Prompted by a discussion over how women "shouldn't dress," Twitter user @steenfox asked her followers a question:
The response was overwhelming.
Note: All users featured here gave BuzzFeed permission to post their responses; some asked that their names, photos, or both be blurred. For a thoughtful take on Twitter, sexual assault, and privacy, see this post from New York.
Ayanna Brooks, or @AmiWinehouse, told BuzzFeed she shared her story because she often sees victim blaming — and women being "so at odds with each other" — on Twitter.
"[Users] tend to shame women and call them names for experiencing things like I've experienced," she said in an email. "I've stopped feeling like the villain and accepted that I was a victim but it doesn't define me. Seeing everyone else share made me feel a sense of unity and togetherness."
According to RAINN, 73% of sexual assaults are committed by someone known to the victim; this was reflected in the women's stories.
Nicole Aghaaliandastjerdi, or @justjerdi, said her assailant later became her stepfather. Today, she facilitates a women's abuse support group — the importance of "putting faces to each assault" motivated her to tweet her story, she said in an email.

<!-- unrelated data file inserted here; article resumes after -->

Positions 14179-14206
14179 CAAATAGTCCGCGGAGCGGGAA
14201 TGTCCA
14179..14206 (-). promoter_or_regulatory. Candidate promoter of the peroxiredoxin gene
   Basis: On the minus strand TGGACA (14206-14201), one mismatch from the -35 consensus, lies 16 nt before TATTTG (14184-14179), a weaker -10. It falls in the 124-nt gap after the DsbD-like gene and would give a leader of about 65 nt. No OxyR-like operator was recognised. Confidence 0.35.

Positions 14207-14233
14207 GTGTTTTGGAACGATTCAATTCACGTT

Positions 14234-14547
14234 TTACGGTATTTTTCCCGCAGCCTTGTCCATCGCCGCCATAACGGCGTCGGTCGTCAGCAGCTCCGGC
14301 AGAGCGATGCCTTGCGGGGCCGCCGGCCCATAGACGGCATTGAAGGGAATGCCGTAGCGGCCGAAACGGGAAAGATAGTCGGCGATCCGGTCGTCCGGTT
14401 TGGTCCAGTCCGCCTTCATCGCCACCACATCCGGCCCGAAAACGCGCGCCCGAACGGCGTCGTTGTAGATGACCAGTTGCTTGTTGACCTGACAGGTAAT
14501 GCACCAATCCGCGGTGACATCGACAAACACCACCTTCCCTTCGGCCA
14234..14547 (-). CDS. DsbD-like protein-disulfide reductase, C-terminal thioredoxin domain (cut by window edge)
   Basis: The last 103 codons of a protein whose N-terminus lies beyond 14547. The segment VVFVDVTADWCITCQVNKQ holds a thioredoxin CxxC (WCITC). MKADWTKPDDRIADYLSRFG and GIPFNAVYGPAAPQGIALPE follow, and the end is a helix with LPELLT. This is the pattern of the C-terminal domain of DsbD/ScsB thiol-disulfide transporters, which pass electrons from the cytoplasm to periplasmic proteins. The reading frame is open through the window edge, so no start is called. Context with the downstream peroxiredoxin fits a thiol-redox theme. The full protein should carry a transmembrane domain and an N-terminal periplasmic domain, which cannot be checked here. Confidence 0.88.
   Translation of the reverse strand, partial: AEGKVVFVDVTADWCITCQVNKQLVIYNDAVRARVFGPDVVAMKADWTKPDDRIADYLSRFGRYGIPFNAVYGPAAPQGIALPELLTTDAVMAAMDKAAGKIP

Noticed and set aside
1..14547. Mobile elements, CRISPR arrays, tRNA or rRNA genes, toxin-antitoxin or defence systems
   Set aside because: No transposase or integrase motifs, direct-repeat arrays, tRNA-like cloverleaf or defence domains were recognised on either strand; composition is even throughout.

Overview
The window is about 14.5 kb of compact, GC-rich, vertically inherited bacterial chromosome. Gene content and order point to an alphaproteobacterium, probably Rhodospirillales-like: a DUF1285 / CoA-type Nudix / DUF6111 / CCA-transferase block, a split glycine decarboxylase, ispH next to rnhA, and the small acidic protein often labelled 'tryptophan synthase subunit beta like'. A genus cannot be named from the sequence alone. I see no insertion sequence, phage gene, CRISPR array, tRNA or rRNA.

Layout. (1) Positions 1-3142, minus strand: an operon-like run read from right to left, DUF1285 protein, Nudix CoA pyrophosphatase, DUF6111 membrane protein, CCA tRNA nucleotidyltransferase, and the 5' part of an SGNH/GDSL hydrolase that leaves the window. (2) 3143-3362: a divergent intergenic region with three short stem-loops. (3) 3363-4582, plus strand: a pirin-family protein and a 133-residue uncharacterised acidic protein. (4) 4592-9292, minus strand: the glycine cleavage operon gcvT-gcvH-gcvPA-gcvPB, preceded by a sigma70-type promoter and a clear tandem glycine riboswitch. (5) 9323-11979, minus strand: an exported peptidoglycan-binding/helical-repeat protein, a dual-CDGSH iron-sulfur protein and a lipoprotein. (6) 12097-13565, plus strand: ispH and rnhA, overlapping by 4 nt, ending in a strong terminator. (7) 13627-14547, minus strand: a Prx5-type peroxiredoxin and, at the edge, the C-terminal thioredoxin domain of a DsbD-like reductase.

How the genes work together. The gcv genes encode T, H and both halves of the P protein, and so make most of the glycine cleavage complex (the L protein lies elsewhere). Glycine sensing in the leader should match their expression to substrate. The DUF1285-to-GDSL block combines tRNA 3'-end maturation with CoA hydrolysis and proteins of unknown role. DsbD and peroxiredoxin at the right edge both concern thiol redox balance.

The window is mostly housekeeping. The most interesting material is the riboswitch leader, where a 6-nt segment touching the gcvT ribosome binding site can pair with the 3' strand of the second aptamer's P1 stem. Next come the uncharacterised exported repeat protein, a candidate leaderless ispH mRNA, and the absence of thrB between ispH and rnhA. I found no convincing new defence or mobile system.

"I think it's important to strip away the stigma that wearing 'provocative attire' is a woman's way of 'asking for it.' As I read each of the tweets, I saw those girls wearing their pajamas getting ready to go to school the next day, the women just getting off work, the college freshman on her way to class — and I wept. It was powerful and moving, and I'm in awe at the strength we possess."
Aghaaliandastjerdi wasn't the only woman to use the phrase "the first time." Many users described multiple outfits for multiple assaults.
Some women were dressed for school.
Some were ready for work.
Others described assaults that began as consensual encounters.
And so many were just children.
A previous version of this post included four additional tweets which were later removed at the request of users. One user's tweet has also since been added. (All users gave permission prior to publication.) By request, we've also updated the thumbnail photo and blurred an additional photo. The post has been updated to include a link to an analysis of privacy, sexual assault, and Twitter.
Jessica Testa is a national reporter for BuzzFeed News and is based in New York.
Contact Jessica Testa at firstname.lastname@example.org.
Got a confidential tip? Submit it here.